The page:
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  12. #12
    Campaign Veteran skidmark's Avatar
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    Quote Originally Posted by Grim_Night View Post
    Why would she need to worry about an FFL when she is not purchasing the firearm from out of state? I understand that some states require a background check but in Washington, I don't recall that a background check is required for private transfers (at least not yet). As long as it is legal in the state where the firearm is currently located and in the state where it will be moved to, what is the issue? Again, this is not a purchase, this is a "gift" for all intents and purposes. The OP knows that she is not a prohibited person, the person in current possession of the firearm should know that the OP is not a prohibited person. So again, as long as it's not being "sold" across state lines then there should be no issue.



    Again... Read my signature at the bottom of this post
    You are technically correct (the very best sort of correct to be). But you are missing the point.

    Reader is looking at the cost of shipping the rifle to her as opposed to having her relative fly to Washington. Going that route, she will need to go through a FFL, regardless if money or other consideration changes hands. Lots less expensive than a round-trip plane ticket from anywhere. And it has the added advantage that her relative will not have to be groped coming and going in order to do a good deed.

    stay safe.
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  13. #13
    Regular Member sudden valley gunner's Avatar
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    Just lend it and never ask for it back.
    I am not anti Cop I am just pro Citizen.

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    of their respect for what only appears to be a law, are cunningly coerced into waiving their
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  14. #14
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    Quote Originally Posted by Grim_Night View Post
    Why would she need to worry about an FFL when she is not purchasing the firearm from out of state? I understand that some states require a background check but in Washington, I don't recall that a background check is required for private transfers (at least not yet). As long as it is legal in the state where the firearm is currently located and in the state where it will be moved to, what is the issue? Again, this is not a purchase, this is a "gift" for all intents and purposes. The OP knows that she is not a prohibited person, the person in current possession of the firearm should know that the OP is not a prohibited person. So again, as long as it's not being "sold" across state lines then there should be no issue.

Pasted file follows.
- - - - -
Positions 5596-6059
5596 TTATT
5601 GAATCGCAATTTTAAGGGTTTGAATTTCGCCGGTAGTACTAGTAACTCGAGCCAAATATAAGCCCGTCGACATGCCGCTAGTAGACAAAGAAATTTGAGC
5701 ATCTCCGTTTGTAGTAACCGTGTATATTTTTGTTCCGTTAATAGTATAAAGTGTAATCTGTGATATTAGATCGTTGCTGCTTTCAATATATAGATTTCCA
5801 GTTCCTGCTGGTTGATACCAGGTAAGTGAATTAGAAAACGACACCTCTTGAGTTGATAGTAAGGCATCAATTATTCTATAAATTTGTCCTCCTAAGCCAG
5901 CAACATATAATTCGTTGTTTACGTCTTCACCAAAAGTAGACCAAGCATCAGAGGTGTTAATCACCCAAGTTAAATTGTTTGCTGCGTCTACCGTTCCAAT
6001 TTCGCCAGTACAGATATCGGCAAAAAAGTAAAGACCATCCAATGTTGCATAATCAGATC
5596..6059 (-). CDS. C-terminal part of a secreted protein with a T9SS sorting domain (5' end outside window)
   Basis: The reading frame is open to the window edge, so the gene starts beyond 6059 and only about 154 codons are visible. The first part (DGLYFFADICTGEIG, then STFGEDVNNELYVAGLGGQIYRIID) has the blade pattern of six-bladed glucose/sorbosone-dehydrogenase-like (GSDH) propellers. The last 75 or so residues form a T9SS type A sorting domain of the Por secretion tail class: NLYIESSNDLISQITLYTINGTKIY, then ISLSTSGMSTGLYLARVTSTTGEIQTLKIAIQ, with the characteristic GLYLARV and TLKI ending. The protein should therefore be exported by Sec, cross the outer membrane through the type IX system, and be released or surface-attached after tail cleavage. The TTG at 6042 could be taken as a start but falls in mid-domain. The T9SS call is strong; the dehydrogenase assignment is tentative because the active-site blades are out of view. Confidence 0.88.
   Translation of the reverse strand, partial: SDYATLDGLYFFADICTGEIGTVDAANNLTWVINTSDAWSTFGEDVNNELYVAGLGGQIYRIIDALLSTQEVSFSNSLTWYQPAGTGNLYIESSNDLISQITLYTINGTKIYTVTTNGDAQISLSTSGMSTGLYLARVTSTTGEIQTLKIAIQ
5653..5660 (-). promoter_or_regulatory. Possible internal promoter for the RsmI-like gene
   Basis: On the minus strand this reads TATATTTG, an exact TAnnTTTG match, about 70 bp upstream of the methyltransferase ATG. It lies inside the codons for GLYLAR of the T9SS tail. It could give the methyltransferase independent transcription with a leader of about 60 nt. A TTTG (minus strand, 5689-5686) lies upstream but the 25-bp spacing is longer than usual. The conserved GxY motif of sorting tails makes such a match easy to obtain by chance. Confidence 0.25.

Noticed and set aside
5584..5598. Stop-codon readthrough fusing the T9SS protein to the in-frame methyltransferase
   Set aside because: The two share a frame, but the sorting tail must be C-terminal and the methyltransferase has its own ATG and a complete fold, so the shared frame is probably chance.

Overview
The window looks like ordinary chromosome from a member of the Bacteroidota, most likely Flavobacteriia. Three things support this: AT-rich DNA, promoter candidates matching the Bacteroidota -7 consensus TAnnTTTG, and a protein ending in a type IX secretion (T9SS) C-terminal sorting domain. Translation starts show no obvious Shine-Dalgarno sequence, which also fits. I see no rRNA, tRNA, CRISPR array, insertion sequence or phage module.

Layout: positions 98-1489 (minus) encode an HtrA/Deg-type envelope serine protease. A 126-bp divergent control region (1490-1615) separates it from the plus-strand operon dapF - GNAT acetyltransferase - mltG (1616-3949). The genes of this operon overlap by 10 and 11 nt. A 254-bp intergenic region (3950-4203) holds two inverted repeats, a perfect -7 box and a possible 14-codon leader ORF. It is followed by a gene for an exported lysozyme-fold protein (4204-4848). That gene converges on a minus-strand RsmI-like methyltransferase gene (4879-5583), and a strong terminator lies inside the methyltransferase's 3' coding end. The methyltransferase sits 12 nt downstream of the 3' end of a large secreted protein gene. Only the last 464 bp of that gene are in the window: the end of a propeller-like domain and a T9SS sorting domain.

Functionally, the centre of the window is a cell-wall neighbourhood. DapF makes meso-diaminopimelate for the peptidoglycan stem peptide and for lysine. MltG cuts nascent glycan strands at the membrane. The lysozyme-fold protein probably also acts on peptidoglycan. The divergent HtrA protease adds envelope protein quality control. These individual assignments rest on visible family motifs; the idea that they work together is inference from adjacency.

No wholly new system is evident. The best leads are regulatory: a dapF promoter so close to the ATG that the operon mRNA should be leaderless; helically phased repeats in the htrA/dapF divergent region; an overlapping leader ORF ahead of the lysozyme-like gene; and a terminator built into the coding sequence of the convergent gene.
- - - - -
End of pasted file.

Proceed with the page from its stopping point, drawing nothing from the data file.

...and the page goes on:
Again... Read my signature at the bottom of this post
    If you read A that says she can go to the other state and receive the firearm IF she's able to legally purchase or possess the firearm in that state. So her going there to get it really depends on what the laws are in that state.

    "(A) shall not preclude any person who lawfully acquires a firearm by bequest or intestate succession in a State other than his State of residence from transporting the firearm into or receiving it in that State, if it is lawful for such person to purchase or possess such firearm in that State,"

    It does not make it legal for her family member to transport the firearm to WA and transfer it without going through a dealer. Section 3 refers to transferring a firearm through a dealer. Anyone can purchase a long gun in any other state, provided it is not a violation of that state's laws. Some states only permit a resident of a neighboring state to purchase long guns. You must be a resident to purchase a handgun or an other. Handling a transfer through a dealer just makes it all go smoother and avoids any legal entanglements.

  15. #15
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    Grim is also glossing over the following part:

    "(A) shall not preclude any person who lawfully acquires a firearm by bequest or intestate succession"

    Or at least, I sure didn't see the word "gift" mentioned as an exception in that section, did I just miss it?